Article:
OTTAWA – Calls for changes to police training are getting louder after Abdirahman Abdi, a mentally-ill Ottawa man, died in the wake of a confrontation with police this week.
Abdi, 37, died on Monday after an arrest that witnesses described as violent.
Ontario’s Special Investigations Unit (SIU), the province’s police watchdog, is now probing the actions of two Ottawa Police officers. Global News has learned the officers are Const. David Weir and Const. Daniel Montsion.
Neither officer is has been charged. Ottawa Police Service confirmed to Global News the two officers are still on the job and there has been “no change to their status.”
But Kash Heed, a former B.C. police chief, said the incident underscores that police forces need to start doing what they are saying when it comes to crisis intervention.
“We have police leaders all across Canada, and elsewhere in North America, talking about crisis intervention,” said Heed, who also served as B.C.’s solicitor-general.
“Unfortunately, at times, those are just words that don’t necessarily lead to action or training. So, the officers still resort to their use of force.”
There are several videos online showing the aftermath of the confrontation, including a bloodied and unconscious Abdi lying on the ground.
Heed called those images concerning.
“I don’t see any weapon utilized by the suspect. I don’t know if there was a weapon. We’ll find out later,” he said. “But given what I’ve read on this particular incident and what I’ve reviewed, I don’t see the circumstances where the officers safety was in jeopardy.”
Heed said it’s time training is updated to say the number one priority is crisis intervention, followed by the safety for the officers and the individual, not the use of force.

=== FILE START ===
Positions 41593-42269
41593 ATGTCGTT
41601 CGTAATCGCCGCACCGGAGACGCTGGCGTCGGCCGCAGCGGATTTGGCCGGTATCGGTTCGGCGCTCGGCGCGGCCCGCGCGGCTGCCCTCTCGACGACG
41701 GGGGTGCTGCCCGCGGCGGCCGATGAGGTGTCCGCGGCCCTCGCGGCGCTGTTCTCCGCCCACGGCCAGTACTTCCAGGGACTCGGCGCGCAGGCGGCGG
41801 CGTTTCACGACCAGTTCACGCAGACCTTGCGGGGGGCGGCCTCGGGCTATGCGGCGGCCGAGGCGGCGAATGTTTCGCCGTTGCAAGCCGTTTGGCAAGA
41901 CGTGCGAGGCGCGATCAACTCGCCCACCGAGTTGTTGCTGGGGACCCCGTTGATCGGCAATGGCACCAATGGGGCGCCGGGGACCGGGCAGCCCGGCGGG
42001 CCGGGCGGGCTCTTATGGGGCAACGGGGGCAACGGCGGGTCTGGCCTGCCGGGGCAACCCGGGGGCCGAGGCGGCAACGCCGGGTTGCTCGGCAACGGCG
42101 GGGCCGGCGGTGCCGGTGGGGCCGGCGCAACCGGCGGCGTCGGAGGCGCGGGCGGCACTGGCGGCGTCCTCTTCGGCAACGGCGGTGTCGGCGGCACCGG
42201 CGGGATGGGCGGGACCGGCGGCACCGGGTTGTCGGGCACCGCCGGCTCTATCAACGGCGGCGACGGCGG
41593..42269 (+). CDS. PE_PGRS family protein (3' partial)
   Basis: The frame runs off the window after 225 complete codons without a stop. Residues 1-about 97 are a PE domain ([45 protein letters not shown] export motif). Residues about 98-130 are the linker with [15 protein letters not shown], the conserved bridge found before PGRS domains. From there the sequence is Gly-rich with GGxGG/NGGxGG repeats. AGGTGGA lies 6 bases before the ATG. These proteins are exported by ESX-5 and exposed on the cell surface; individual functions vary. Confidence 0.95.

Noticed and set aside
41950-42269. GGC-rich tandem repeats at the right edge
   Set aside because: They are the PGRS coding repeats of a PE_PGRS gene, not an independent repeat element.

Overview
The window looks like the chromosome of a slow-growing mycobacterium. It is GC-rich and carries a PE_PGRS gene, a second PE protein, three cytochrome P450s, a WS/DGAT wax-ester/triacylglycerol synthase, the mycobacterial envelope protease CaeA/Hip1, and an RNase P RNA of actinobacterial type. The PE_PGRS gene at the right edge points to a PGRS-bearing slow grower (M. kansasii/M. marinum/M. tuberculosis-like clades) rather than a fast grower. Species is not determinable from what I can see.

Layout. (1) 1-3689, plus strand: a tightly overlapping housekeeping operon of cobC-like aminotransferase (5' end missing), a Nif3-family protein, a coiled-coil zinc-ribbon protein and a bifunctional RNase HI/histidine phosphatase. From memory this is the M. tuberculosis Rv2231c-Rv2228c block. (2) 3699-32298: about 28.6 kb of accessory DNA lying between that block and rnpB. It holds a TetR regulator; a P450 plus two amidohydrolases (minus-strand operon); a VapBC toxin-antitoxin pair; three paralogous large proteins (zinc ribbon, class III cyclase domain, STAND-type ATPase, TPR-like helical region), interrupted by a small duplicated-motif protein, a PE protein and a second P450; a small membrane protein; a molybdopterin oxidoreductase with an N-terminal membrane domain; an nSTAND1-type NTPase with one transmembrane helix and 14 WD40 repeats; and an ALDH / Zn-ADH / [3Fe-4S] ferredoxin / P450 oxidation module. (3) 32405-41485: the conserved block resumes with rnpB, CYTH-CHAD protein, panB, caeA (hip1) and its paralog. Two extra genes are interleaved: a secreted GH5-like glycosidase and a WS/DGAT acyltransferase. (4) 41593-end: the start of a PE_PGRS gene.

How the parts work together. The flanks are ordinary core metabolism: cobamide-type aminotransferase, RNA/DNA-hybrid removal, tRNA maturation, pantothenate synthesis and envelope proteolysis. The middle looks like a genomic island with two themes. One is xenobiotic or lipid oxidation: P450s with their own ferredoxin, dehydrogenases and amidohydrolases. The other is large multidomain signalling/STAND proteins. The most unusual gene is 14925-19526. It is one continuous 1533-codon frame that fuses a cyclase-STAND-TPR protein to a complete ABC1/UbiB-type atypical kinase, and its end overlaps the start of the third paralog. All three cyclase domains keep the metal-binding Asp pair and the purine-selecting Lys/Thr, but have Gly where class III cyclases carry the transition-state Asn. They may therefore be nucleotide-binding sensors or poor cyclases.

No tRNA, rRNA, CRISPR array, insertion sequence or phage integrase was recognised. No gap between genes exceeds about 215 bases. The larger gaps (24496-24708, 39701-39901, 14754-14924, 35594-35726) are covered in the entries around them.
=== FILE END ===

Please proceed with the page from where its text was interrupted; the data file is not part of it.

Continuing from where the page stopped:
And he’s not alone in calling for changes.
Ontario ombudsman Paul Dube launched a probe into provincial guidelines on police use of force after Toronto teenager Sammy Yatim was shot by an officer on a streetcar in 2013.
His scathing report, released just weeks ago, called for more training on de-escalating tense situations.
“The more skills, the better training that police have on de-escalation, when they come into contact with a person in crisis, I think the better odds are that the outcome will not be fatal,” Dube told Global News Wednesday.
Dube said yelling commands and drawing weapons won’t work when dealing with someone in a crisis stemming from mental illness or drugs.
But the police union defends the use of force as necessary to ensure public safety.
Back in 2014, Ottawa police implemented new training for de-escalating crisis cases, a program developed in B.C.
Whether the officers involved in this incident received that training is still unclear.
The police union has also been calling for body cameras for their members, something that could help piece together what happened, but the force is not considering that.
Probing questions permeated an emotional vigil for Abdi held Wednesday night, where the anger and grief was still raw.
“He couldn’t speak for himself. It’s just sad and we want to support the family,” said one mourner.
“What happened? How did that altercation turn out the way it did?” Ottawa City Coucillor Jeff Lieper asked at the vigil. “Right now, I don’t have nearly enough facts to know.”
Abdi will be laid to rest in a funeral on Friday, as the SIU continues its search for the answers still haunting the community.